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Typical Distance between Cities Grid

Methods:

1.  getDistance(CityA,CityB) // Returns distance between two cities
2.  getCitiesInRadius(CityA,integer) // Returns cities within a given distance of another city
3.  getCitiesBeyondRadius(CityA,integer) //Returns cities beyond a given distance of another city
4.  getRemoteDestinations(integer) // Returns all city pairs greater than x distance of each other
5.  getLocalDestinations(integer) //Returns all city pairs within x distance of each other
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1  
I would suggest that the first 3 methods should be member methods on the City class and that they should only need to take the second parameter and use the instance as the first one. As it is now, these look like static methods and that would be a brittle design in Java. 4 and 5 look like good candidates for static methods as they are. –  Jarrod Roberson Jul 11 '12 at 7:48
    
@JarrodRoberson: agreed with the first part, because that is a more common idiom in Java. Regarding 4 and 5, I think they should be member methods of a collection of Cities, because the user/developer must have a fixed set of cities in mind when performing that query. Different users may have different choices of cities, so making 4 and 5 static does not seem to work. –  rwong Jul 11 '12 at 19:22

5 Answers 5

up vote 1 down vote accepted
public class Map {
    private Hashmap<String, City> cities;
    public Distance getDistance(CityA,CityB) // Returns distance between two cities
    public List<City> getCitiesInRadius(CityA, Distance) // Returns cities within a given distance of another city
    publi List<City> getCitiesBeyondRadius(CityA,Distance) //Returns cities beyond a given distance of another city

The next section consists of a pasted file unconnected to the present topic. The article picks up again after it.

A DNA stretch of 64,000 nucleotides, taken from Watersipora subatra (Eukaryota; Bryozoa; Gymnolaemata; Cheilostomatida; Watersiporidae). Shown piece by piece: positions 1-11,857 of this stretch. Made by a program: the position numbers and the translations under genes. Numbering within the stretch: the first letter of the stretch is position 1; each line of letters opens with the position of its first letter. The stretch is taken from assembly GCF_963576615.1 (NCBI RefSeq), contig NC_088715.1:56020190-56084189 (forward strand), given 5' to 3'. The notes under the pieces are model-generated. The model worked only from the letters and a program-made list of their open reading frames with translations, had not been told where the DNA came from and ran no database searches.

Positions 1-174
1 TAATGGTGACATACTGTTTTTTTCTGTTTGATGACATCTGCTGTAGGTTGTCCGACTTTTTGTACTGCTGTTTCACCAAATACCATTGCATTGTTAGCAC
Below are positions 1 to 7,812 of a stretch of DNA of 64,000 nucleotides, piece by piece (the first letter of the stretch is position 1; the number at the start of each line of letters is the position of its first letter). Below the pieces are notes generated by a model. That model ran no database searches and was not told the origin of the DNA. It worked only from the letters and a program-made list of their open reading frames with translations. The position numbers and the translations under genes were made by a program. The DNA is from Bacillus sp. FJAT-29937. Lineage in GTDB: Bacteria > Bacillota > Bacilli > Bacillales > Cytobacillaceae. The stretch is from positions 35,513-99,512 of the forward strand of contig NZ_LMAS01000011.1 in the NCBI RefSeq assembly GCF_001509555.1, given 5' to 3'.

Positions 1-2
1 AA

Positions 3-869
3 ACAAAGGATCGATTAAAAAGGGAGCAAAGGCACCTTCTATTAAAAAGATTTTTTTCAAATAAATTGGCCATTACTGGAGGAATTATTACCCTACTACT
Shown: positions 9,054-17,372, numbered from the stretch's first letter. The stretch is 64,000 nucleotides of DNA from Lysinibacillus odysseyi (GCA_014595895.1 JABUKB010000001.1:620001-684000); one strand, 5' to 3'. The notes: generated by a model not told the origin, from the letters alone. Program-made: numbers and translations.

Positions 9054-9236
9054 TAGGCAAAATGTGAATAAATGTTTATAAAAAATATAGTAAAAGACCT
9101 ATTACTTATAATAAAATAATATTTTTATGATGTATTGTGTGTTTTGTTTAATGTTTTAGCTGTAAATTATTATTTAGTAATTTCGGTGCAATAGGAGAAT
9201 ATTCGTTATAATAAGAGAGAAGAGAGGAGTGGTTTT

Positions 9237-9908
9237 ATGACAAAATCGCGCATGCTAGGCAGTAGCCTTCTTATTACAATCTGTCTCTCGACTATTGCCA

public List<City> getRemoteDestinations(Distance) // Returns all city pairs greater than x distance of each other
    public List<City> getLocalDestinations(Distance) //Returns all city pairs within x distance of each other
 }

public class City {
    private String name;
    private HashMap<City, Distance> distanceTo;
    //getter/setters etc
}

You'll need to keep track of distances in both directions, not just one. Ie, Abernathy to Gruver, and then Gruver will also have Abernathy's distance.

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What about this:

public class City{

   private String name;
   private List<AdjCities> adjCities;

   //getters and setters
}

public class AdjCity{
   private int distance;
   private City targetCity; 

   public void(int distance, City targetCity){
     this.distance= distance;
     this.city = city;
   }
}

So now initialize every city (say, NYC, Boston etc.) then set the adjacent city to NY (say, Boston is connected to NY with distance '300'). So now initialize 'AdjCity' with 'targetCity' (Boston) and distance is 200. And add this to the list of AdjCity objects.

Now you can put this in a collection and from here I think you can proceed if it makes any sense to you.

Thanks

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If there's a distance between every city, and every city is known in advance, I'd use a 2 dimensional array. For simplicity and speed, I'd use the whole thing, even though you're storing all the distances twice. Then you'll want a 1 dimensional array (ArrayList might work better) to link the indexes in your distance table to actual City objects (which in the simplest case would just be their names as Strings and their table index number). Then add cities to a Map keyed on names to get the their indexes. If you know the number of cities in advance, and even if you don't, a HashMap is probably what you want. Now, given a name, you can find a row/column in the table, scan it for numbers you like, turn desired column/row index into a City object, and return whatever you want from that (name, for instance).